London

London filmmaker documents the life and death of a migrant worker in Southwestern Ontario

London filmmaker Andrew More produced a short documentary that follows the life of a migrant worker from Jamaica who is diagnosed with cancer.

Andrew Moir’s film 'Babe, I Hate to Go' airs on CBC Short docs

An image from the documentary Babe, I Hate to Go, the story of Delroy Dunkley, a migrant farm worker in Mount Brydges who is diagnosed with cancer. (Andrew Moir)

A new documentary by a London filmmaker tells the story of a migrant worker who, after years of working on farms in Southwestern Ontario, is diagnosed with cancer.

Babe, I Hate to Go is produced by Andrew Moir. It's based on the life of Delroy Dunkley, a worker who for 30 years went back and forth between his home in Jamaica and a tobacco farm in Mount Brydges, Ontario.

The film shows Dunkley contending with his cancer diagnosis, "and not just what it means for himself but also for the family back home," said Moir who was a guest Wednesday on CBC's London Morning.

Moir said it was a difficult film to make because he had gotten to know Dunkley when the farmhand worked for Moir's uncle.

"So I was in this unique position where I was with him in Canada when he was going through these doctors appointments and grappling with these decisions about whether he would stay in Canada or go back to Jamaica."

Invisible to public

Moir said he hopes the film helps Canadians, especially those who live in rural areas like Mount Brydges and Strathroy, understand what life is like for migrant workers when they're apart from their families and working in a foreign country – and some of the difficulties they face when they return home.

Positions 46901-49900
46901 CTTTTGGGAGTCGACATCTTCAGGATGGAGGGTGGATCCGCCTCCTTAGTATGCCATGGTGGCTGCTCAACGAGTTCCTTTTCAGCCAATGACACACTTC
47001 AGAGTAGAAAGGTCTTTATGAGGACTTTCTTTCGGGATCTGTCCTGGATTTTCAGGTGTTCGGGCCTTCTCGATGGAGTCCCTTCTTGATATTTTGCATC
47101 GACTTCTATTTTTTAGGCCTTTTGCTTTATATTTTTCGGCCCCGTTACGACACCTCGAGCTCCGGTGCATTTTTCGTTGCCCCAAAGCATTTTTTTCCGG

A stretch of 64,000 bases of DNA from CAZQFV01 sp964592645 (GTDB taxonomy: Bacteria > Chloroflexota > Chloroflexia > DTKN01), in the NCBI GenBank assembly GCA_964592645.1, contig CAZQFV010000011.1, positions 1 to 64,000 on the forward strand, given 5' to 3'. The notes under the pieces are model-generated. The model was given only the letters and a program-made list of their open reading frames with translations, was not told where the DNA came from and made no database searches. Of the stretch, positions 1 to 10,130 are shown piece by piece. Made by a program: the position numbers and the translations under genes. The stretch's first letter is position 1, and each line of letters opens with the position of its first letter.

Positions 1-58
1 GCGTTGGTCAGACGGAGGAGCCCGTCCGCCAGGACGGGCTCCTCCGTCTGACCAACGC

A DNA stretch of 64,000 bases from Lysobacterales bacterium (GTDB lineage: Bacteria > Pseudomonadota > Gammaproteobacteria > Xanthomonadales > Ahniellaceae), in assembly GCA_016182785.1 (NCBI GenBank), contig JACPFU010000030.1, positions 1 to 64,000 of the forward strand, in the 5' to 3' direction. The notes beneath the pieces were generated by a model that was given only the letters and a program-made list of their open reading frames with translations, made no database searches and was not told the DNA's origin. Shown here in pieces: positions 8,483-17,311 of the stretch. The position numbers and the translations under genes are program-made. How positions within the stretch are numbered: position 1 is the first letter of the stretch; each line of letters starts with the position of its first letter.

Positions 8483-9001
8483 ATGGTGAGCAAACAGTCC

There are thousands of migrants workers not only in Southwestern Ontario, but across the country. They work hard and live almost invisibly from the general public, said Moir.

"They live in retrofitted barns, they live in old farmhouses. They have no access to transportation unless it's provided by their employer. That means that they're very vulnerable."

Moir said many farmers are great employers, "and there are many who aren't, and a lot of [migrants] endure a lot of unfair exploitation, because of their vulnerable position, their invisibility."

The film taught him a lot about how much their jobs and the income they provide means to them.

"It's really important, it's everything. Most of of these families, they rely on one person as the only breadwinner."

Moir said he also gained insight into what kind of policy changes are needed to help migrants live more justly.

"A migrant worker, no matter how long they've worked in Canada for has no special means of accessing citizenship  or permanent residency, even though they contribute so much to our economy and they develop such a valuable skill."

He thinks that's something that "really needs" to change.

You can watch Babe, I Hate to Go on cbc.ca/shortdocs.

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